April 11, 2016

Raoul De Keyser's Poetry

Drift, 2008; oil on canvas, 13 5/8 x 17 1/2 in.

Paint contains within it a wide range of possible expressions, from a precisely contained delineation of form to a free flowing burst of energy; from thickly textured surfaces to surfaces where paint is a barely-seen vehicle for an image; it can shout and it can murmur. For Raoul De Keyser (1930-2012), paint is a subtle medium, carrying a delicate expression, fluid and free, and at the same time concise and spare. His paintings are like brief poems, allusive, and richer than the minimal language suggests.

Detail, 2005; oil on canvas mounted on wood panel, 7 1/16 x 6 5/16 in. 

There is a beautiful selection of De Keyser's paintings at David Zwirner gallery, an exhibition they've titled Drift. De Keyser lived in Deinze, Belgium––a town not far from the sea––or his entire life and it is evident from the work on view that the landscape around him was a subject for his paintings.

Untitled, 2006; oil and charcoal on canvas, 18 1/2 x 12 5/8 in.

The three works above reference landscape in brief, rather clearly....

Untitled, 2006; oil on canvas, 20 1/8 x 18 1/4 in. 

....while this blue, barely there, cloud of color may point to sky, or water, or atmosphere, or simply the pleasure of paint. The softly irregular blue is pinned in place by a very small horizontal blue line above it.

Avondrood, 1992; oil on canvas, 32 3/16 x 26 5/16 in.

In Avondrood, reference disappears; what is left is paint on canvas, brushed more or less opaquely, giving a sense of space and air.

Avondrood detail

Embedded within the veils of paint are small wounds, scabs on the skin of the paint.

Hayward 3, 1993; oil and gesso on canvas, 21 5/8 x 12 5/8 in.

Sometimes De Keyser just plays with shape....

Recover, 2003; oil on canvas, 32 7/16 x 26 3/8 in.

....a soft geometry.

Recover detail

His use of paint is restrained yet luscious.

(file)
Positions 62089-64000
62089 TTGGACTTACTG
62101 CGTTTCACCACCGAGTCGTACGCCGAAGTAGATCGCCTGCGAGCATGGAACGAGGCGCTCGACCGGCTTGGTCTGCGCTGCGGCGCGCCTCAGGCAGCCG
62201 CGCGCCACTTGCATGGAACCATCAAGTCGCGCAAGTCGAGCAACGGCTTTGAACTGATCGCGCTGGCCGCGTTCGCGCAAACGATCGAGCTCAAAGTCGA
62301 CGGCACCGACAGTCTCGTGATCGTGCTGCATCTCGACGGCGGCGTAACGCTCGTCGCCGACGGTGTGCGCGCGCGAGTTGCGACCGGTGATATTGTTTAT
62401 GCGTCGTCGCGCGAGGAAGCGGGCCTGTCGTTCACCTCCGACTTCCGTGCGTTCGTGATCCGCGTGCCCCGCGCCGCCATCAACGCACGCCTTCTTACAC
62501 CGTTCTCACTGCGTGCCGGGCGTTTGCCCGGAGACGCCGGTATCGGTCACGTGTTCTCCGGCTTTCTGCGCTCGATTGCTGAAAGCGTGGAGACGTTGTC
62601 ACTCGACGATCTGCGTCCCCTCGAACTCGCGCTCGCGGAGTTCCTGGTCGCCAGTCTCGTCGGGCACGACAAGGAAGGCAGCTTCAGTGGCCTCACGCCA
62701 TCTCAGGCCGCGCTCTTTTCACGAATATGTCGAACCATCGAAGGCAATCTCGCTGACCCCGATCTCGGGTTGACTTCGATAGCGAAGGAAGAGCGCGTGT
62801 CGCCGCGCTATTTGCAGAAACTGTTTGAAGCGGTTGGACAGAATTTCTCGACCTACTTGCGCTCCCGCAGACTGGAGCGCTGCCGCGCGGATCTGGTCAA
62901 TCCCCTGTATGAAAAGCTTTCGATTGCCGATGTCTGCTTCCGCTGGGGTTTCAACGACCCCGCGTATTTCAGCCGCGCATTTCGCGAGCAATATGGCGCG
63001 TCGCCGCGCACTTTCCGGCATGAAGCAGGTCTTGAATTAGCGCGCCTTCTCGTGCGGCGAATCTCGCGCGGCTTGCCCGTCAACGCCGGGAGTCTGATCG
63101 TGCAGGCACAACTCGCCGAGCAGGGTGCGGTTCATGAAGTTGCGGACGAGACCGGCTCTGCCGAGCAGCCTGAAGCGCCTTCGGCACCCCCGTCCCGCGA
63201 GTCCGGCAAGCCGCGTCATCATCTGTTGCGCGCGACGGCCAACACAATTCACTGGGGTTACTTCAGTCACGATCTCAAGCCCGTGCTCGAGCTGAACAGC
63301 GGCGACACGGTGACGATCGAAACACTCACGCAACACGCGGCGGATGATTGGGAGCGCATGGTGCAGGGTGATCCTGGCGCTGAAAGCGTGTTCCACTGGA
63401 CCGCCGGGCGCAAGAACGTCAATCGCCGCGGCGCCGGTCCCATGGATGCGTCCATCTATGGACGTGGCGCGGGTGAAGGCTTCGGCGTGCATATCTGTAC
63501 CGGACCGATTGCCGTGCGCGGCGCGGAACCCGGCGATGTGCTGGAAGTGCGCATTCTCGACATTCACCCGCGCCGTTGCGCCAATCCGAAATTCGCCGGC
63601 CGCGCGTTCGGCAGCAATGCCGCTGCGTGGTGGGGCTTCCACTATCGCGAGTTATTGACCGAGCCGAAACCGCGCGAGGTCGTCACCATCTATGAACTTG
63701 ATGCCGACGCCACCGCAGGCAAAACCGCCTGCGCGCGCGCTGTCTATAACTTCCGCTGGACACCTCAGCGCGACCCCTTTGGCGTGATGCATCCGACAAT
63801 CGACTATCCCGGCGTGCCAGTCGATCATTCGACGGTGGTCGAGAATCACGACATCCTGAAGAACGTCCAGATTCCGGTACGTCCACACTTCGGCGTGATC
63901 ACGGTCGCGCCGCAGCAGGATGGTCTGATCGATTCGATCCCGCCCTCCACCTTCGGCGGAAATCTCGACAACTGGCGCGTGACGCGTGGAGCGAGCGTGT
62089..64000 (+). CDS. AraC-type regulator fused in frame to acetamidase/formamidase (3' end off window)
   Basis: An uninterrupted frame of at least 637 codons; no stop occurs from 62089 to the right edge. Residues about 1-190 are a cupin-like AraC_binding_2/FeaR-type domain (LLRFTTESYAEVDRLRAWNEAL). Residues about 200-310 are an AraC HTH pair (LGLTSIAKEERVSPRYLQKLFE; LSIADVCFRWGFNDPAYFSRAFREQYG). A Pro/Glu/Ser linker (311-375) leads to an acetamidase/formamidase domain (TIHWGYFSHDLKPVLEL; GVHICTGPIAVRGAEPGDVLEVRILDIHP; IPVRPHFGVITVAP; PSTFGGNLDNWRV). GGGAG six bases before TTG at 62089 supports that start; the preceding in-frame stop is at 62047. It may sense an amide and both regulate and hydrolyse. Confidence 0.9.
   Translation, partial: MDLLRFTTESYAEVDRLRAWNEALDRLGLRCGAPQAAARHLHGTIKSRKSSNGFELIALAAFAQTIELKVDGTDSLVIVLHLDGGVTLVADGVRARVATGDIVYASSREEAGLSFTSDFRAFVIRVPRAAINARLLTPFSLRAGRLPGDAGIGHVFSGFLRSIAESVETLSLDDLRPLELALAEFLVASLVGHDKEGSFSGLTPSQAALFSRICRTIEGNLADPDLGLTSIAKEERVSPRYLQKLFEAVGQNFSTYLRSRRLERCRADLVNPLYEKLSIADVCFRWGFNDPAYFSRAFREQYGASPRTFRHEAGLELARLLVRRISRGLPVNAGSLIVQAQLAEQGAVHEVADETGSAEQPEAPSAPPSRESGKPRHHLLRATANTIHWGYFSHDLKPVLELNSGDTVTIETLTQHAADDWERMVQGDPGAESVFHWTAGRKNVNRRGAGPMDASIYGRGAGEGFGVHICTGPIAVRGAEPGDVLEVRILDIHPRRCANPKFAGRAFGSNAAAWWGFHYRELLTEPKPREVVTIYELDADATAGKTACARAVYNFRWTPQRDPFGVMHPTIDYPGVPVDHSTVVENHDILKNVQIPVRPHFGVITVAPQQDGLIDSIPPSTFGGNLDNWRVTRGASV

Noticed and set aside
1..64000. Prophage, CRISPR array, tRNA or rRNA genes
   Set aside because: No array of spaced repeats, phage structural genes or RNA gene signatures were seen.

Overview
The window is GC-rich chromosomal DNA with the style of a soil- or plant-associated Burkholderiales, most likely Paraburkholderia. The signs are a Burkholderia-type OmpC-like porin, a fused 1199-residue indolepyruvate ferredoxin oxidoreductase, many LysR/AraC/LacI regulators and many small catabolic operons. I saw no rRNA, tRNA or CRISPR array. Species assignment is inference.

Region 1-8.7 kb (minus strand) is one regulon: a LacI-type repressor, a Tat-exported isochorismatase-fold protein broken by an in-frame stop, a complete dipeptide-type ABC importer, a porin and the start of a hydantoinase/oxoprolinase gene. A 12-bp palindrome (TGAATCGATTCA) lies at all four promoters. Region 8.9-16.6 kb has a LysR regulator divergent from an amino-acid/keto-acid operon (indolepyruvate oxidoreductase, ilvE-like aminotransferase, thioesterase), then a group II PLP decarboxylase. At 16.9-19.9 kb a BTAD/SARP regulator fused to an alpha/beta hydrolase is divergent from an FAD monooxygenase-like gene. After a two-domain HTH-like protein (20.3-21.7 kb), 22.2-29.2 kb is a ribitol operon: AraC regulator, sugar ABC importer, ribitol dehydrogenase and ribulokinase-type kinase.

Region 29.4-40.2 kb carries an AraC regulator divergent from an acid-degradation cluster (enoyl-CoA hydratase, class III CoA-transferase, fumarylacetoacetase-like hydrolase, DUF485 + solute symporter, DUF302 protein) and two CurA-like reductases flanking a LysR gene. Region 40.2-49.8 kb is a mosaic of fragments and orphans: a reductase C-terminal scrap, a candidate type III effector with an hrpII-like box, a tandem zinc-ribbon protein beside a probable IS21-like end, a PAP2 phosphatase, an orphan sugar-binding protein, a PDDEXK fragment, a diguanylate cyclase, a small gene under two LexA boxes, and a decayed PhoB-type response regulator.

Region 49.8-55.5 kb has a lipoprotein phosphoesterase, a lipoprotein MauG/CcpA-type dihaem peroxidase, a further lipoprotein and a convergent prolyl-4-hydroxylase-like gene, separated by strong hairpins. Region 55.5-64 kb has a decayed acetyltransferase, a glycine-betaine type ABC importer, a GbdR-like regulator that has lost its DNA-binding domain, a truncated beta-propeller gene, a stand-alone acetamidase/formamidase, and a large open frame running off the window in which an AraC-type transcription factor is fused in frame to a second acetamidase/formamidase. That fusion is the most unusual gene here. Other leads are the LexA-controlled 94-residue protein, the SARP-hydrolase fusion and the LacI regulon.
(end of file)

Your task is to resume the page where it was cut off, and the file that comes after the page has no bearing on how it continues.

The Last Wall

The Last Wall is a group of 22 very small works (this image doesn't include all of them) that he completed before his death in 2012. They are wonderful paintings, spare and whimsical. The two images below are from this group.

Upwards, 2012; oil and gesso on canvas mounted on wood panel, 6 5/16 x 11 in.

A green line meanders upwards on a white field spotted with denser white.

Blue R, 2012; gesso and silkscreen on cardboard on canvas mounted on wood panel, 
7 5/8 x 10 1/2 in.

Rectangles of yellow and blue are intruded upon by irregular green shapes.

 De Keyser's work is mainly of a modest size, though he did do some larger paintings; this installation shot gives a sense of their different dimensions.

Come on, play it again nr. 4, 2001; 74 7/8 x 47 7/8 in.

This painting is about the same size as the one seen through the doorway in the photo above. I see it as a landscape reference: rocks in a stream or along the shore. They are beautifully observed and balanced quirky shapes, shown just in outline, hugging the edges and dancing in the center. Within his quiet language, De Keyser explored wide worlds.


  1. Inspiring post, and the David Zwirner site is very nice too.

    1. I'm pleased you like this work, JBS. I think Zwirner gallery does a great job in showing important work, and often having museum quality shows.